VTTI study shows automated driver training reduced risky driving
A VTTI study of automated driver training found significant reductions in risky driving.
A Virginia Tech Trucking Institute (VTTI) fleet safety study on Predictive Coach found that the automated driver training solution successfully reduced risky driving. VTTI reports: “The Predictive Coach Program resulted in statistically significant reductions in the rate of most risky driving behaviors tracked.” In particular, excessive speeding was reduced by 73.93 percent. In addition, VTTI found significant reductions in hard cornering and hard braking.
The pilot program involved 92 drivers from a large municipal fleet in the Southeast United States and took place over a 66 week period. Starting in July 2017, a telematics device was installed in each vehicle in the pilot to record driving behavior. Data was collected for about one year to establish a baseline. In the intervention phase of the study, the Predictive Coach algorithms were turned on and drivers could be assigned training for speeding, hard braking, rapid acceleration, and hard cornering events according to predetermined rules.
VTTI is a premier research institute conducting transportation research, analysis and development, which pioneered the naturalistic driving study research method.
What is Predictive Coach?
Predictive Coach is a driver training program that aims to remove the potential for human error or negligence in recognizing when intervention is required to correct dangerous driving habits. Predictive Coach actively monitors a fleet driver’s behaviors and then automatically assigns the corresponding online interactive training that will help the driver improve. The solution is available as a software Add-In for the Geotab fleet management platform.
“The primary objective of creating Predictive Coach is to make our roads safer,” explains Jerome Toliver, CEO of RMJ Technologies, the company behind Predictive Coach.
How it works
The software tracks whenever specific risky driving events occur and automatically assigns drivers to complete an online interactive training program if three or more of the same event are recorded. Each type of risky driving behavior has a series of ten courses. If a driver continues to perform the same behavior after the first course then they are assigned the second to complete, and so on. Managers are kept in the loop via dashboard notifications and other relevant updates.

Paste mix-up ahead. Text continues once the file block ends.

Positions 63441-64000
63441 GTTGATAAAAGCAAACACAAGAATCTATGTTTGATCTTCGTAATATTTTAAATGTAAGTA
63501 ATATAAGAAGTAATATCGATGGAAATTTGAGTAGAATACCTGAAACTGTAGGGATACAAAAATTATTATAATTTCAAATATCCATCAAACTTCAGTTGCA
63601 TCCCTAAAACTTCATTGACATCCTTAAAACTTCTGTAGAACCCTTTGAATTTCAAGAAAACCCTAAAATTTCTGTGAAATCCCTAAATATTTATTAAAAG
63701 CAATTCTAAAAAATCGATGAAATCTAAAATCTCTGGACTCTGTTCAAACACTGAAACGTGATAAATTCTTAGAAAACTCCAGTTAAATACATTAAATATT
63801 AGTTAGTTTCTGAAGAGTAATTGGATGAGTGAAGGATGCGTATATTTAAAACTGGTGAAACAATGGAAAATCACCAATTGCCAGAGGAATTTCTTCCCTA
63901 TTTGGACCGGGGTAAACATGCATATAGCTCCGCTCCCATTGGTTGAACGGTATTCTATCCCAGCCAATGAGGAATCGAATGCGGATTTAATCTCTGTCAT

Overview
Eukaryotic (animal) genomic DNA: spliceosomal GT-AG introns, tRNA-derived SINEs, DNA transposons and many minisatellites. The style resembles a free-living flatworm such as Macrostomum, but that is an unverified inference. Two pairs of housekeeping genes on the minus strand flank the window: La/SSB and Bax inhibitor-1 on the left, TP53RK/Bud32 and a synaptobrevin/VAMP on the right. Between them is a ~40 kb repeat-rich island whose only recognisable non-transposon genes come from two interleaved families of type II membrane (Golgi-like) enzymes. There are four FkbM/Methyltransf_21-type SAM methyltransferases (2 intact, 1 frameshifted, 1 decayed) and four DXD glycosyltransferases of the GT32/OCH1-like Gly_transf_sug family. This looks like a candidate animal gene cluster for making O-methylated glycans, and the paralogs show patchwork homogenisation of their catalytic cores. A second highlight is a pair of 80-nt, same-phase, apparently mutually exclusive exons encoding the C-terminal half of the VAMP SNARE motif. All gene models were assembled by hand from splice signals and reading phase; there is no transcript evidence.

Findings of the VTTI study
The Predictive Coach pilot program evaluation found that all drivers recorded at least one risky behavior. The study states: “...all drivers engaged in behaviors that increased their risk of a crash at least once, and therefore all drivers could benefit from being involved in the Predictive Coach program.”
The VTTI study also reports that after Predictive Coach was activated, there were a number of significant reductions as compared to the baseline rates for all drivers:
- hard braking incidents were reduced by 52.17 percent
- hard cornering reduced by 51.35 percent
- speeding was reduced by 73.93 percent
Speeding was the top type of risky driving. Of the 36,702 exceptions were recorded by Virginia Tech researchers, 95.5 percent (35,085) were for speeding, followed by 3 percent (1,263) for hard cornering. Hard braking and rapid acceleration represented less than one percent each.
“We are extremely excited to see such reductions in risky behavior,” remarked Toliver, who was especially pleased with the findings that Predictive Coach could encourage sustained improvements in risky driving habits.
The importance of proactive fleet management
Telematics can provide a wealth of data on driving behavior. However, telematics also requires proper oversight by management.
“The beauty of telematics is all the data that becomes available for use. Predictive Coach provides proactive, automatic driver training, and helps companies address driver safety, fleet costs and liability at the same time,” says Toliver.
Predictive Coach makes the challenge of managing fleet safety easier by automating how driver training is assigned to ensure equal and prompt treatment across entire fleets.
See also: UPS case study in proactive fleet safety
Behavioral change requires ongoing reinforcement
VTTI researchers also found evidence that a further 8 percent reduction in speeding occurred in drivers who were assigned training. Behavioral reinforcement is provided through targeted trainings. From VTTI: “Although driver awareness alone resulted in significant reductions in risky driving, it is unlikely this behavioral improvement would have continued without Predictive Coach.”
The VTTI study points to importance of fleet safety and shows how data-driven tools can be effective in making positive changes in driving behavior.
Read the VTTI case study and learn more about Predictive Coach on the Geotab Marketplace.
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